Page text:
Journalists will miss Rick Waugh. In an age of CEO bland-speak, the irrepressible boss of Bank of Nova Scotia often provided refreshing candour–and occasional verbal slip-ups. He also notched some very impressive accomplishments. Over his 10-year run, the bank pulled off 40 acquisitions, shrugged off the 2008-09 financial crisis and cemented its status as Canada’s most international bank. After stepping down as CEO last fall, the 43-year Scotiabank veteran left the bank’s board at the end of January, at age 66.
What do people mean when they say you have a great nose for credit?
It is what bankers do—we manage risk, and if we do it well, we succeed. I was lucky a few months after I joined the bank in 1970, when they yanked me out of Winnipeg—literally, because I didn’t want to go—and I got into risk and credit [at head office]. I took over managing the main branch in Toronto when I was 30. Even as CEO, I loved taking home the bank’s credits [corporate loans] and reading them when I was watching hockey or baseball.
So what will you do now?
I’m retiring, but not from life. I’ve been really fortunate, because ever since I was allowed to have a bonus, I’ve taken it in bank stock. As an executive officer for 30 years, my compensation package consists of 12 per cent salary, 10 per cent to 15 per cent cash bonus and the rest in deferred bonus, stock options or the like. I’ve built up an endowed family foundation from the proceeds. I’ve also set up a private investment firm to invest in small and medium-sized businesses, just in pure minority positions.
Are you going to save the world with your foundation?
It’s three things: education, health and community. I’m going to make sure the foundation runs efficiently. I don’t want to just write a cheque. We’ve consciously called it the Waugh Family Foundation. When my wife and I are long gone, our kids—we have three boys—will be able to carry on.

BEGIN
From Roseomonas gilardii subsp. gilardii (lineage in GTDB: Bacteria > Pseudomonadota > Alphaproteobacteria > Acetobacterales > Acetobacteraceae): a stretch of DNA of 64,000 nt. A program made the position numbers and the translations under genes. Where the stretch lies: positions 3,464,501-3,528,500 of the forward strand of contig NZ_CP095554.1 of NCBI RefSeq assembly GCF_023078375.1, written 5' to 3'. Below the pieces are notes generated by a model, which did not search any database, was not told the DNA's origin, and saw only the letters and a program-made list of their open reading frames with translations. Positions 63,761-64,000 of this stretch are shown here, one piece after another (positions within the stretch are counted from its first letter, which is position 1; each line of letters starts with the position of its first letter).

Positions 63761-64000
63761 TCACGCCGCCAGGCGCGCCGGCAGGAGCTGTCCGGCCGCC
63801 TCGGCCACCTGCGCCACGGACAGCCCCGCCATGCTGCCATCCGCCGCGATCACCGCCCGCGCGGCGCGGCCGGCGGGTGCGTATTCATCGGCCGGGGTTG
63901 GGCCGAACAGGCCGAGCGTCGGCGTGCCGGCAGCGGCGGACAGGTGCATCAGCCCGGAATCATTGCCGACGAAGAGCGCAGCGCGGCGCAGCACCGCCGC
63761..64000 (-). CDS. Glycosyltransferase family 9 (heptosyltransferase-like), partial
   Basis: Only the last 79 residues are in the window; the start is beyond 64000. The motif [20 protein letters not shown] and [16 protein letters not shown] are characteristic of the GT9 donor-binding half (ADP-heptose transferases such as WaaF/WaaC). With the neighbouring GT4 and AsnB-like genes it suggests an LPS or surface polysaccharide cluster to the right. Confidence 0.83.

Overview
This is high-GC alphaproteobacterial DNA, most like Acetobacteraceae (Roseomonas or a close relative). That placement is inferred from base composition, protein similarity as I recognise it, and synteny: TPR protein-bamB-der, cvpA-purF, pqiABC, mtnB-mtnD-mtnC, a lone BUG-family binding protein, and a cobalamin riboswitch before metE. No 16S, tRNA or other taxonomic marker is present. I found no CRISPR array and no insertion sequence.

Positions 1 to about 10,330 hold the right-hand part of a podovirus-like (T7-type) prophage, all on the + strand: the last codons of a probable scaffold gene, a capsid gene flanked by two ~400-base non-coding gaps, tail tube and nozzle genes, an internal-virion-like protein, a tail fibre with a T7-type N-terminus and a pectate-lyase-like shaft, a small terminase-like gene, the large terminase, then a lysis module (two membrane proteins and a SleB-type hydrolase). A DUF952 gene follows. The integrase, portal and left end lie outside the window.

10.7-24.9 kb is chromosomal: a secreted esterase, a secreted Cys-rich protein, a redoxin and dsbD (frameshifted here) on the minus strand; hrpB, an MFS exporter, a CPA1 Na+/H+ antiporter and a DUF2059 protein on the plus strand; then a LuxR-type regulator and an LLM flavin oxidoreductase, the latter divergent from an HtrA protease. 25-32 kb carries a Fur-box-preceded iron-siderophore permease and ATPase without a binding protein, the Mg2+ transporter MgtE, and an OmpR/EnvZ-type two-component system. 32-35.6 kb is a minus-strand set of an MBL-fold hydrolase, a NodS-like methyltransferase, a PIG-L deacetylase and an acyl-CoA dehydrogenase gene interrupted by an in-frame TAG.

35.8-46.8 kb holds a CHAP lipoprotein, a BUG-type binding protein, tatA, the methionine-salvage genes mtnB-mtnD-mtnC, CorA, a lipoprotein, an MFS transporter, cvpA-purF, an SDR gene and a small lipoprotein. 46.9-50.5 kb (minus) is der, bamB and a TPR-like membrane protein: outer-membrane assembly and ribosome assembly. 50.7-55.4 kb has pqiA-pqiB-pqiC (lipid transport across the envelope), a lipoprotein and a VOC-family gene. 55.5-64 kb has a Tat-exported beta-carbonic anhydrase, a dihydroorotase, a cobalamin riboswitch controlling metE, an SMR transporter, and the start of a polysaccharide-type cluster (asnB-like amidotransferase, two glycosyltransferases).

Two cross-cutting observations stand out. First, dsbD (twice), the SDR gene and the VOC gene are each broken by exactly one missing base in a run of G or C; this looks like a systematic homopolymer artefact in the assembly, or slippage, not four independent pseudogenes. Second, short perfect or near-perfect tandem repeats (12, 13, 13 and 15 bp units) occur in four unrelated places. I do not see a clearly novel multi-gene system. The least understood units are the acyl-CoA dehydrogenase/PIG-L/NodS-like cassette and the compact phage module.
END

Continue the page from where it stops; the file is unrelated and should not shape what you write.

So how did it feel to hand the CEO reins to Brian Porter last November?
I’m still going to be one of the bank’s most significant shareholders. As I told the board and Brian, I’ll go to the annual meetings as an honorary director, and I will be very quiet–[laughing] unless they don’t handle the dividend properly.
Do you have regrets?
On lots of days, boy, I wish I hadn’t done something or said something. There are credits I wish we hadn’t made and acquisitions I wish we hadn’t paid so much for. But if you let one regret get you down, you can’t manage the sum of the parts.
Did you loosen up the bank’s culture?
Maybe it was my Winnipeg populist roots and my nature. The popular word now is collaboration. I believe teams that work together and communicate well will be superior–it happens in hockey and football.
Aren’t you also famous for shooting from the hip?
I once met a politician who said, “Rick, the only thing about being in the public is just never lie.” If I say something that doesn’t quite come out the right way, it’s based on fundamental truths and people generally understand what I’m trying to say. Yeah, sometimes I am an optimist, and the glass is usually half full.
Do you wish you had any comments back?
There are so many of them. At my retirement party, they are going to present the Top 10 Rick-isms. The one my wife likes is the time–before I was CEO–when I said, “This is what we’ve got to do, because everybody believes it from the chairman on up.” I definitely have an affliction for malapropisms.
How much impact does the CEO have?
It’s the team that does it, but you have to have a game plan. Most key decisions are not black and white; they are in this grey area. What I haven’t liked is the celebrity CEO. We should never make the front page of the newspaper. It’s okay to be in the business section, but if we are on the front page, it ain’t going to be good news. The CEO represents the bank, but it should be about the bank, not the individual.
This interview has been condensed and edited.Report Typo/Error
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